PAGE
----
So what does this have to do with the Firsthand Technology Value Fund (SVVC)? Not a lot except that the Special Opportunity Fund also has a significant investment in SVVC. Firsthand has had a miserable performance record under the stewardship of the current manager, Kevin Landis.  When the fund shares fell to a 20%+ discount to NAV several years ago Bulldog Investors stepped in, took a large position for several of their accounts and pressed for a liquidity event. With the threat of Bulldog running a slate of directors at this year’s annual meeting  the manager buckled under and signed a standstill agreement with Bulldog last March.  That agreement called for a payout of some capital gains and a tender offer. As of July 31 the fund had total net assets of $257 million, or $28.28 per share. Shares are now trading at $22.60, so based on NAV at the beginning of August, shares are currently trading at around a 20% discount. Of course this isn’t an exact calculation because we don’t know exactly what the NAV has done so far in August… but the market in general is up and therefore so should the net assets of the fund. It should also be remembered that SVVC is a strange creature because it has both public and non-public investments, something mutual funds rarely have. However their largest positions are in Twitter (22%) and Facebook (17%), shares which they acquired before the respective IPOs. In the standstill agreement, the fund’s manager has agreed to sell these shares by Oct 31 and Sept 30, respectively, and distribute any net realized gains to shareholders by year-end. This will shrink the size of the fund somewhat (thus increasing the discount to NAV). They also agreed to launch a tender offer for up to $20 million worth of the outstanding shares at 95% of NAV in the 4th quarter. They further agreed to a $10 million share buyback program if shares continue to trade at less than NAV. You may ask ‘what’s happened to these guys? have they suddenly got religion?”. I can assure you that this is not the case. They simply want to continue collecting the management fees they have so far been collecting for doing such a lousy job. I’m not sure how all this will pan out for me as it depends on what the market does between now and Oct 31, but I like the share’s sizeable discount to NAV and the several catalysts on the near-term horizon. My hope is that the payout and tender offer will reduce the discount significantly and result in a 10% to 20% return on my position by year-end.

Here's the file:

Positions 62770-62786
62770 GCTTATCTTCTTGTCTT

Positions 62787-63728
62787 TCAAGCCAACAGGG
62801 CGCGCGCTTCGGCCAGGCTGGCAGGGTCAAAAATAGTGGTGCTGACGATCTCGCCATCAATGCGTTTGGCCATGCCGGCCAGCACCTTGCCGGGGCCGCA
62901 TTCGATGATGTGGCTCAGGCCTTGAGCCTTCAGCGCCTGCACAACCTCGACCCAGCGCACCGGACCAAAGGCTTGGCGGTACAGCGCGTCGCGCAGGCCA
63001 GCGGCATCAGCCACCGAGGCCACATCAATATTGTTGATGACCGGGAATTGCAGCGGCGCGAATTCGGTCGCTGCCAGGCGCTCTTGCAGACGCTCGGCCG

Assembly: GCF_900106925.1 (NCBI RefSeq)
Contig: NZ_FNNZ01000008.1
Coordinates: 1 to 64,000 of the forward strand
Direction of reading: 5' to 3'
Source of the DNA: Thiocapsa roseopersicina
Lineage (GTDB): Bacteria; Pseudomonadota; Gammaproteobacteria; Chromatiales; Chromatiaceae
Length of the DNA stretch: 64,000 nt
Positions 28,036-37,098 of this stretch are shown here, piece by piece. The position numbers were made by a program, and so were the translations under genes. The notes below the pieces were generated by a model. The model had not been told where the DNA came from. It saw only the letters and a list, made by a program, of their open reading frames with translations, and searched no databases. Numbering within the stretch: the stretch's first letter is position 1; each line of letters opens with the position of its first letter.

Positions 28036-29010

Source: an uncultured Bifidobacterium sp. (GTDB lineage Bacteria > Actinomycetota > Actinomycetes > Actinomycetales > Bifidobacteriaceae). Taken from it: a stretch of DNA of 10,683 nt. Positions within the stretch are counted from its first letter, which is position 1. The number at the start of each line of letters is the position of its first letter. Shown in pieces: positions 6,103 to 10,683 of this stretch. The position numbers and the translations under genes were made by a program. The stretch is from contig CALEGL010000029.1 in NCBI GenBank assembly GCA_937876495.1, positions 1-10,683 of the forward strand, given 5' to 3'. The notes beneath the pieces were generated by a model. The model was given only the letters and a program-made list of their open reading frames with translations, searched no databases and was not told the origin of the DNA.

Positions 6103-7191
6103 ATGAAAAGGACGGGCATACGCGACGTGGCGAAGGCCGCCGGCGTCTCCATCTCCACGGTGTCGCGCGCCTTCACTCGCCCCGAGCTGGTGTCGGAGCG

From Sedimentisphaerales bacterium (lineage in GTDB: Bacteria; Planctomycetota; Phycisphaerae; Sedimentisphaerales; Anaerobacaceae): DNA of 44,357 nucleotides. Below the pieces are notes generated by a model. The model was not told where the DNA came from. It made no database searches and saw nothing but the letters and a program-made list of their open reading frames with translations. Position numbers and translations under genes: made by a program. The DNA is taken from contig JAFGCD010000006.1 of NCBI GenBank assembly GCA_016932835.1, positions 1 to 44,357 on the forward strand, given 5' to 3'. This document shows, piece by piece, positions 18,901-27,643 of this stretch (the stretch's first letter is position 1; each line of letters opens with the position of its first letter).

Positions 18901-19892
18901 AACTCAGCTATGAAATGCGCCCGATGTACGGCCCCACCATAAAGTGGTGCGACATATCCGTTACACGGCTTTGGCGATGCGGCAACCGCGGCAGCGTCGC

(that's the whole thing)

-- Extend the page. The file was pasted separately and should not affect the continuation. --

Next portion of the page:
A reminder that the above is not investment advice and you should always do your own analysis before investing.


note: This post is for Dan who asked about my interest/activity in closed end funds.

  1. CEFs are a great way to place contrarian bets; the only thing better than owning a beaten down, unloved asset class is owning it at 90 cents on the dollar. I bought GGN, IHD, NZF, NUV and others late last year and they’ve been some of my best performers YTD. There’s a nice seasonal component to CEF discounts that makes for great holiday bargain shopping.

    SPE is also a core holding of mine. When it comes to agitating for change and managing discounts, I’m content to pay a reasonable management fee to Goldstein and co. to let them do the heavy lifting on my behalf.

  2. Is there any need for hedging if we only bet on the discount to narrow?

    • I’m not sure you can really hedge a position in SVVC; though Twitter and Facebook make up almost 40% of the fund (and these positions could be hedged though you don’t know when in the next 2 months they will be liquidated), the balance of the fund is primarily in private equity positions. These can’t really be hedged. I’m just looking at this as a place to park some funds for the next 3 or 4 months, but funds I am willing to put at risk, not like money market funds (which I think are really more at risk than anyone currently believes).